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Receiving Stolen Property

California Penal Code Section 496(a) – Receiving Stolen Property

Over the course of the last twenty-five years, I've handled a lot of stolen property cases. This particular theft crime charge, pursuant to Penal Code §496 in California is a wobbler, which basically means it can be charged as a felony or a misdemeanor.

The dividing line on whether it will be charged as a felony or a misdemeanor typically depends on a number of different factors. One of the biggest factors is the value of whatever property it is that the individuals is holding. Also, the person's prior criminal record is definitely a factor the prosecutor and judge will consider.

So, when it comes to receiving stolen property, I guess the first thing is – is it charged as a felony or a misdemeanor – is obviously the consequences for a felony are much harsher than for a misdemeanor. Our criminal defense attorneys have decades of experience defending clients against all types of theft related cases.

Evidence In A Receiving Stolen Property Case

One of the biggest things in receiving stolen property cases in LA County and throughout California is whether the person who has the property knew or reasonably should have known under the circumstances that the property was stolen.

This is not always easy to prove. Sometimes people get property through various means and they have no idea that it's stolen, and therefore, they've got an argument – whether it was stolen or not, I got the property, I paid for it, I traded for it and there's nothing on the property that is indicative of it being stolen – so how would I know?

Unless somebody admits that they have property and they know that it's stolen, or unless there's some other factor that makes it real clear that it's stolen property – for example, somebody gets a vehicle and the ignition is punched out and there's a screwdriver in there to start it – that might be an idea that somebody stole it because they broke in and had to use a screwdriver to start it and now you're taking possession of it – at that point, maybe you reasonably should know this is a stolen property.

Short of something like that scenario really kind of becomes a he said/she said as to whether or not somebody reasonably knows that property is stolen, and what a jury will do if the case goes to jury trial, they're going to have to look at all the evidence and the circumstances and determine would a reasonable person know or reasonably should know that this property was stolen, and they look at the circumstances.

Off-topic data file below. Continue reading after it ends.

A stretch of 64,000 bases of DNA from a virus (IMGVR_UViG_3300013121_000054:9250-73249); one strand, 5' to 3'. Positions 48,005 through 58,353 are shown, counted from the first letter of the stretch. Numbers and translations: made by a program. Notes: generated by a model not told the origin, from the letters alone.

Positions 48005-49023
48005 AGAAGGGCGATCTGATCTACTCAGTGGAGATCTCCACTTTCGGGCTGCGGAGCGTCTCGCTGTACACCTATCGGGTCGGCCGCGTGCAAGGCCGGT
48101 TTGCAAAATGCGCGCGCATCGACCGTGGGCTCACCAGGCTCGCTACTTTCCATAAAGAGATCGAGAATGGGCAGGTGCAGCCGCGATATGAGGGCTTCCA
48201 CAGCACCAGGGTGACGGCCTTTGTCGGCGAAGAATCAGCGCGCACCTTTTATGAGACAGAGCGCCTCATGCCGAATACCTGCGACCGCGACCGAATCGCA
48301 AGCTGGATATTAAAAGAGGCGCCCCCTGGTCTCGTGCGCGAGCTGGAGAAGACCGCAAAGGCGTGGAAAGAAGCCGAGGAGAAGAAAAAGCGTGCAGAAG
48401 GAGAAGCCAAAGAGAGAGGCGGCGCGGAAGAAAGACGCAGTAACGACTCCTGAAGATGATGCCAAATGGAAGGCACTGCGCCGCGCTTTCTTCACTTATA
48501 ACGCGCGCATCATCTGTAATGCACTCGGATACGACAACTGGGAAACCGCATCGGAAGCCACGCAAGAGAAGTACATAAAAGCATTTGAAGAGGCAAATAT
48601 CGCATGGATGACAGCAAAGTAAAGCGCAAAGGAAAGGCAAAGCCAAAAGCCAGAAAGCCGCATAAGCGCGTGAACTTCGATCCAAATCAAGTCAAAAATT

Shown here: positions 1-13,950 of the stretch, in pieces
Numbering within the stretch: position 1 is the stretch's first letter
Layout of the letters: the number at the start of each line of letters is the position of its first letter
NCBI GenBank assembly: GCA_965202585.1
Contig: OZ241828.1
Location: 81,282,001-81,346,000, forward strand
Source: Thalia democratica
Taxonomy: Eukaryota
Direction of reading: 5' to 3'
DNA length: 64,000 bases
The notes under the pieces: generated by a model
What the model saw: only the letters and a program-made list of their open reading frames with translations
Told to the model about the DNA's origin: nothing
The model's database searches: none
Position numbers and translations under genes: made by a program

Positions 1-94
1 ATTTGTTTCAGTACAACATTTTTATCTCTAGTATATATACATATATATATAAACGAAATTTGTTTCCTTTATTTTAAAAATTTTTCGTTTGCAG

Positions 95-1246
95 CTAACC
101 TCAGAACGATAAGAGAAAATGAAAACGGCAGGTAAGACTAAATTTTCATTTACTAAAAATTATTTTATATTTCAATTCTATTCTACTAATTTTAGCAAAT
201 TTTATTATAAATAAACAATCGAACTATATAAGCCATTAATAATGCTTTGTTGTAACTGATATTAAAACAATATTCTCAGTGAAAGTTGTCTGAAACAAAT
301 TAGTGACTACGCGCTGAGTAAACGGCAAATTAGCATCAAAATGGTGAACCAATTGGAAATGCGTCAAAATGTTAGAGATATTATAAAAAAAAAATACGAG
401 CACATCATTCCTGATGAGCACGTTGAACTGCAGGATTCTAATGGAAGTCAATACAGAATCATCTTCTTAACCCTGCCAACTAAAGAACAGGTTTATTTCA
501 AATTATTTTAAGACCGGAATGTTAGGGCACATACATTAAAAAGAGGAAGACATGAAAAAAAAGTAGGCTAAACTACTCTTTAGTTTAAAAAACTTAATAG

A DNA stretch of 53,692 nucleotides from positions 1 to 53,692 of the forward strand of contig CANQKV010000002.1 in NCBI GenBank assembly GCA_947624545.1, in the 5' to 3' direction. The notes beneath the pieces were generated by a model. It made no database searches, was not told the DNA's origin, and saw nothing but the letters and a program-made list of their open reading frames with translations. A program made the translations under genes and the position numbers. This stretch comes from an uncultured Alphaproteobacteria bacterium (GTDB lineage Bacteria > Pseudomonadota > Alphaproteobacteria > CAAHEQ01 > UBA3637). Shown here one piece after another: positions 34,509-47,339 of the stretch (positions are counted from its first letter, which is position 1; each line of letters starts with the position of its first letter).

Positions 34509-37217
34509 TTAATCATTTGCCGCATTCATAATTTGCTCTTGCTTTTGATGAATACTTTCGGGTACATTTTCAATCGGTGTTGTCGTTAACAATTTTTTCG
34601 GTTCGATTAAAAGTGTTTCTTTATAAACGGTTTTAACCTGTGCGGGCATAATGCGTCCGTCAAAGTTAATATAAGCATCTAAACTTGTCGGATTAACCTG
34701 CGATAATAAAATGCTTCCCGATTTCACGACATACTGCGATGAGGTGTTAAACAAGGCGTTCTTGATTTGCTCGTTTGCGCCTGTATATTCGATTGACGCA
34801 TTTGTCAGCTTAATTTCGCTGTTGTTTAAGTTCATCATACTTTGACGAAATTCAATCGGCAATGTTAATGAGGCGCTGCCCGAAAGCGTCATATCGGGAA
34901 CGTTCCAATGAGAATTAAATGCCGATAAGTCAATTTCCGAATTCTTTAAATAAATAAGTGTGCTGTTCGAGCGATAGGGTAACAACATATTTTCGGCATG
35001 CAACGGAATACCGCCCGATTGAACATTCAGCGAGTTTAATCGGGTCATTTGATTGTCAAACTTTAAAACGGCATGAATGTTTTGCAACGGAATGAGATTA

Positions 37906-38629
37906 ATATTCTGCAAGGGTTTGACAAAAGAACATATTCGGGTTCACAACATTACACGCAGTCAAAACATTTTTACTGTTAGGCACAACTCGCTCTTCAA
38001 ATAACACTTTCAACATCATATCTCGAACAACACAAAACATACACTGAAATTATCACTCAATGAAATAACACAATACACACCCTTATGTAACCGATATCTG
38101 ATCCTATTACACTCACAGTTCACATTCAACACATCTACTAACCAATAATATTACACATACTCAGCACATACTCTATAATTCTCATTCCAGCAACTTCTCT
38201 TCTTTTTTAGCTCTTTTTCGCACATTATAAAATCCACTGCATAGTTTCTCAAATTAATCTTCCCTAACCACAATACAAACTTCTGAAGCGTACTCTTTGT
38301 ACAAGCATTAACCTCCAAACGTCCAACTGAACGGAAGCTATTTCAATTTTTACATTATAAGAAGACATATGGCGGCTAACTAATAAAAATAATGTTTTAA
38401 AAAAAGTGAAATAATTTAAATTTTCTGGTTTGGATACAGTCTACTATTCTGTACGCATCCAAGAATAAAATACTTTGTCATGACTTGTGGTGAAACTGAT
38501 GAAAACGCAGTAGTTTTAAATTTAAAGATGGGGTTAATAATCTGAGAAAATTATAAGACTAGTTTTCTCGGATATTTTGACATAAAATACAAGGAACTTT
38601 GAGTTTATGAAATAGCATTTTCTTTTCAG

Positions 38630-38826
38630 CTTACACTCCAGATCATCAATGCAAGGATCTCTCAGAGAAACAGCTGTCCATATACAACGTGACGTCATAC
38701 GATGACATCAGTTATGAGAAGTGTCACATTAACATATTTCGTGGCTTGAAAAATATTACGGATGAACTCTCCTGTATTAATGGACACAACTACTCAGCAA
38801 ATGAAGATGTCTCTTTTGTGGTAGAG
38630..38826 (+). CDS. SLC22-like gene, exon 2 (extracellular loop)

These possessions of stolen property pursuant to Penal Code §496 cases really hinge upon circumstantial evidence – meaning a chain of evidence the prosecutors are going to have to put together – that once you look at it all, you're going to have to draw the conclusion yeah, they should have known this property was stolen.

Legal Defenses for Receiving Stolen Property

Obviously one of the defenses and probably the best defense is – I had no idea the property was stolen and there are no circumstances that show me it was stolen. Another defense would be the property is not stolen.

Who says the property is stolen? What proof do you have that the property is stolen? I've had cases like that all the time that we've been able to argue that there's no proof the property has been stolen.

Sometimes somebody gives permission to another person to take a car or take some other property and then they get mad at that person and all of a sudden they try to revoke the permission. So, that gets into a battle as to whether or not the property is really stolen, or the person gave him permission to take the property back.

Just because they revoke permission doesn't necessarily mean that all of a sudden it makes it stolen property for purposes of Penal Code §496.